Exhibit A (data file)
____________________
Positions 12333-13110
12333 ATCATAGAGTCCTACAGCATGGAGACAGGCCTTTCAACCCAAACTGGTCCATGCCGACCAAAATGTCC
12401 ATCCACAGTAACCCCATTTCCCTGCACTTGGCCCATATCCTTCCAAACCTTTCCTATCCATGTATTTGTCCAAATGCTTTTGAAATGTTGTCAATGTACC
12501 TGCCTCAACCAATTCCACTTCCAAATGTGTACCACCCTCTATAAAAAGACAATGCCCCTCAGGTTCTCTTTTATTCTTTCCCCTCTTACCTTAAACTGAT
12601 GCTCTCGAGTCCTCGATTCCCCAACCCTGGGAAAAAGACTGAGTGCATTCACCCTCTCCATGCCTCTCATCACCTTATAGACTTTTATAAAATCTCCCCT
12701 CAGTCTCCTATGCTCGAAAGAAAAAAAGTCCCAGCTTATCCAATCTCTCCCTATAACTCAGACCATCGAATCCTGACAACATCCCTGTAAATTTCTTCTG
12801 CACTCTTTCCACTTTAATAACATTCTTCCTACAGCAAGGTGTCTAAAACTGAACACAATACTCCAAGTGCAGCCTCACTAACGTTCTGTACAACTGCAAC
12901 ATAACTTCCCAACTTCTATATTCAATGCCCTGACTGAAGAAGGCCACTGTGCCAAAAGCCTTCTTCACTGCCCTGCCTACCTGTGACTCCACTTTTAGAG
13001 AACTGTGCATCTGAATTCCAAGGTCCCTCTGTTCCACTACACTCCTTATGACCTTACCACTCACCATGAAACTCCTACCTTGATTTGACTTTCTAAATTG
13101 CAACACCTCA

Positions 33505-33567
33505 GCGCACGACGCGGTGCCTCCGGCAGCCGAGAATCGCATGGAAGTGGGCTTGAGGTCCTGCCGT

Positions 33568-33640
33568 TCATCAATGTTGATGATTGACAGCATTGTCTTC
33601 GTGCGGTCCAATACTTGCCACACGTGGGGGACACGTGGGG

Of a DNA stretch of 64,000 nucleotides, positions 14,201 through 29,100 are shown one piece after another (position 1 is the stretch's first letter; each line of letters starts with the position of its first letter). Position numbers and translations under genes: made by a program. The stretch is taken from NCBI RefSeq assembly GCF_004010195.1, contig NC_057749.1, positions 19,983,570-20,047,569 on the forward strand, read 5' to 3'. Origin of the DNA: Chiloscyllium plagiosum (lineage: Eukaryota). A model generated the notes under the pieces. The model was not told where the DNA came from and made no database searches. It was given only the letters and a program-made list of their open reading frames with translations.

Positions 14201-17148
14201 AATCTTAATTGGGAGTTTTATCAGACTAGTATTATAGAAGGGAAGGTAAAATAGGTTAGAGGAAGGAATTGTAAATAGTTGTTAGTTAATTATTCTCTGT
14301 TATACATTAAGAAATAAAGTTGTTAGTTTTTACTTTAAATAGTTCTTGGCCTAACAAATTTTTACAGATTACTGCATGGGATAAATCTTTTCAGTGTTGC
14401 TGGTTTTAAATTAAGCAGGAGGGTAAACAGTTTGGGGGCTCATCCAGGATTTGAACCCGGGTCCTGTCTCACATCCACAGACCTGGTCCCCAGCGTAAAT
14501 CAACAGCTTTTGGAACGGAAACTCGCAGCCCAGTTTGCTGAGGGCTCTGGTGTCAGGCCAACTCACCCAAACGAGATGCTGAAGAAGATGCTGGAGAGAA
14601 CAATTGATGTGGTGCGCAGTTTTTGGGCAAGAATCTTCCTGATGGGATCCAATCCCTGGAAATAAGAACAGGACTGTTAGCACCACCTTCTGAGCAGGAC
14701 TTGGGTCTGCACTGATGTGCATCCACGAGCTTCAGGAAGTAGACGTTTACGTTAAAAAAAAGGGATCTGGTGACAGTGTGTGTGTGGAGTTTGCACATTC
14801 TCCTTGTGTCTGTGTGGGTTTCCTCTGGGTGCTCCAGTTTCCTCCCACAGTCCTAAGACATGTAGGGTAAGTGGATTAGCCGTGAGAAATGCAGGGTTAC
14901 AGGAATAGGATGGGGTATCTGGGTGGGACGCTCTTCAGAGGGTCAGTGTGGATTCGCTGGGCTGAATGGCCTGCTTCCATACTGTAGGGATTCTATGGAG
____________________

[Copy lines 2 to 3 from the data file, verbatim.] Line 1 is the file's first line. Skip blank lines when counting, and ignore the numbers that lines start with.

12333 ATCATAGAGTCCTACAGCATGGAGACAGGCCTTTCAACCCAAACTGGTCCATGCCGACCAAAATGTCC
12401 ATCCACAGTAACCCCATTTCCCTGCACTTGGCCCATATCCTTCCAAACCTTTCCTATCCATGTATTTGTCCAAATGCTTTTGAAATGTTGTCAATGTACC